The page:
In 1872 at just sixteen years old, Albert Wittnauer moved from Switzerland to New York to work for his brother-in-law, Eugene Roberts. Eugene ran a watch importing business that was focused on high-end pieces such as Vacheron & Constantin and Jaeger LeCoultre. Albert had a vision of creating his own watch brand that would suit the American market: his idea was to create an affordable Swiss watch that was still of high quality but at a lower price. In 1880 the first Wittnauer watches were being made. In that same year, F. Eugene Roberts & Co became the exclusive seller for Longines in America, this partnership would last nearly 125 years. In 1890 Eugene honoured Albert by naming his new venture "A. Wittnauer Company". The business was an instant success and attracted watchmakers from around the world to join them such as Ferdinand Haschka who became the head watchmaker for Tiffany & Co and Charles Johns who created a perpetual calendar chronometer that was shown to the world at the 1939 World's fair. Sadly by 1916, the brothers had passed away and the company was left to their sister Martha. She became the first woman C.E.O of a watch company in America. She had no prior experience but still led the company for 20 years.
In 1936 A. Wittnauer was sold to Hella Deltah, who was a pearl manufacturer. Building upon the long partnership and history with Longines, the company was renamed Longines-Wittnauer. In 1994 Longines-Wittnauer was bought by SMH who later became the Swatch Group. SMH soon took over the distribution of Longines in the US, and the 125-year association with Wittnauer was over. Renamed Wittnauer International Inc., they now refocused to build upon the Wittnauer name. Two years later Composite Resources LLC outbid Movado and Bulova to purchase Wittnauer for $28 million. This was not to last as in the first year the company made a loss of $5 million. In just 4 years the company had trade debts of over $24 million, it was then that Bulova bought them for $11.6 million. Bulova launched the “Nightlife” range of fashion watches under the Wittnauer brand.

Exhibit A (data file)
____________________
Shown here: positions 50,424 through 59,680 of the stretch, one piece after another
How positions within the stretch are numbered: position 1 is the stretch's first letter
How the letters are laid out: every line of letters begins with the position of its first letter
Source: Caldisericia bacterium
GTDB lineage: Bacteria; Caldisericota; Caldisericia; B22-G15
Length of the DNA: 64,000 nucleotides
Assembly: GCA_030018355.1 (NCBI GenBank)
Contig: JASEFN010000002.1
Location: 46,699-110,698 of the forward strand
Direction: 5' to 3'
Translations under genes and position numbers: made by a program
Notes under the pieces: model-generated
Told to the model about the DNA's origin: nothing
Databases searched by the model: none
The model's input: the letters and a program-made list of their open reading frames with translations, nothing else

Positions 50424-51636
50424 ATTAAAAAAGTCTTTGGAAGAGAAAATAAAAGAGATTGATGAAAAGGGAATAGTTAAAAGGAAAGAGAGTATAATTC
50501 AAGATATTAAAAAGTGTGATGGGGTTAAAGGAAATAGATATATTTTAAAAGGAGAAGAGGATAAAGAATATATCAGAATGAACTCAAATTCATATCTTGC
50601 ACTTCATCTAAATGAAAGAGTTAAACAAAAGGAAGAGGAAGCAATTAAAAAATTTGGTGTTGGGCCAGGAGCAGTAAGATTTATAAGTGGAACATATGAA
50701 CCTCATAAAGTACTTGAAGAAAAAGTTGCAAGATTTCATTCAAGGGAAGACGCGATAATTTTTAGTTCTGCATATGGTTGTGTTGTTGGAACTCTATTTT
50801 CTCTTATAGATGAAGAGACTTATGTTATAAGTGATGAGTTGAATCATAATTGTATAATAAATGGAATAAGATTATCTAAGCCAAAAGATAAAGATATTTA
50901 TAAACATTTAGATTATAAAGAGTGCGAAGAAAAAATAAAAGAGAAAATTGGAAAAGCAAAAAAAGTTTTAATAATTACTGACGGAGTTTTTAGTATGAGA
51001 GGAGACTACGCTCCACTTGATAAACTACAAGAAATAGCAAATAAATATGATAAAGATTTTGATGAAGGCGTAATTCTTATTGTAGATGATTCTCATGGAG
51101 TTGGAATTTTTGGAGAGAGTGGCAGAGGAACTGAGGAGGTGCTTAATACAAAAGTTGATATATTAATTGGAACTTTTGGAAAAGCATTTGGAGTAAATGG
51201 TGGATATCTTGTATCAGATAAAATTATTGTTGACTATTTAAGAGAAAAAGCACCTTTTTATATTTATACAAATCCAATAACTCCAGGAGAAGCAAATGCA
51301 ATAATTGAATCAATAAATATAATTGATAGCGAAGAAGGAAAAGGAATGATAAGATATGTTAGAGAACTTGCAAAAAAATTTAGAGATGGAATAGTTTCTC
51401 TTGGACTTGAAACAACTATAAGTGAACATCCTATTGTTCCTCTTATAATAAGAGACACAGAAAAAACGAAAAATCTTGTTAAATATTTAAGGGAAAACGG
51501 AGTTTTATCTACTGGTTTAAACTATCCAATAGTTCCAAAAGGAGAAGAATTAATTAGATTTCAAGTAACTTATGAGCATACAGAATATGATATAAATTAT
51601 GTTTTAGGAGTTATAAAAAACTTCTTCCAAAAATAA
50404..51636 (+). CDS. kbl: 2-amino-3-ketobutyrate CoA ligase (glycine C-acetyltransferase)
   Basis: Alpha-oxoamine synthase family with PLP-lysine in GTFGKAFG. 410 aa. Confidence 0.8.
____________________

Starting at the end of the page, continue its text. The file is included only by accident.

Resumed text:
This Wittnauer Geneve has a stainless steel cushion case. The brushed and polished surfaces transition towards stubby lugs. The round crystal protects a sunburst silver dial. Applied beveled indexes mark the hours. At 3 o’clock a day/date window. Slim baton hands hit the inner minute track perfectly. On the reverse a screw-down case back. Inside an Automatic Wittnauer D11KAS 17 Jewels, 19,800 beats per hour. This D11KAS movement was a Record Cal. 1955 design which Longine adopted as their Cal. 503. When Longine acquired Record in 1961 through the purchase of shares. Subsequently producing watches with Record Longines as their signature. Finally in 1991 Record ceased production. Fitted on an 18mm mesh stainless steel bracelet.
Points of Mention
This watch is sold as "Watch Only" and therefore comes with no original box or paperwork. The watch comes paired with an aftermarket stainless steel mesh bracelet that suits the watch nicely. The watch is from Circa. 1968 and is in worn, vintage condition, but is overall very good thanks to a professional refinish to the case. The watch comes with our 12-Months NON-Waterproof Warranty.
The moment I saw this case I knew I had to own it, but upon opening it and seeing this lovely automatic caliber I knew it was far better than I initially realised. Wittnauer has always been a sleeper brand in the vintage world, people often don't realise how extensive their history and how great some of their watches truly are. This is exactly one of those examples, take a look at those macros and you'll appreciate how great this little vintage gem is.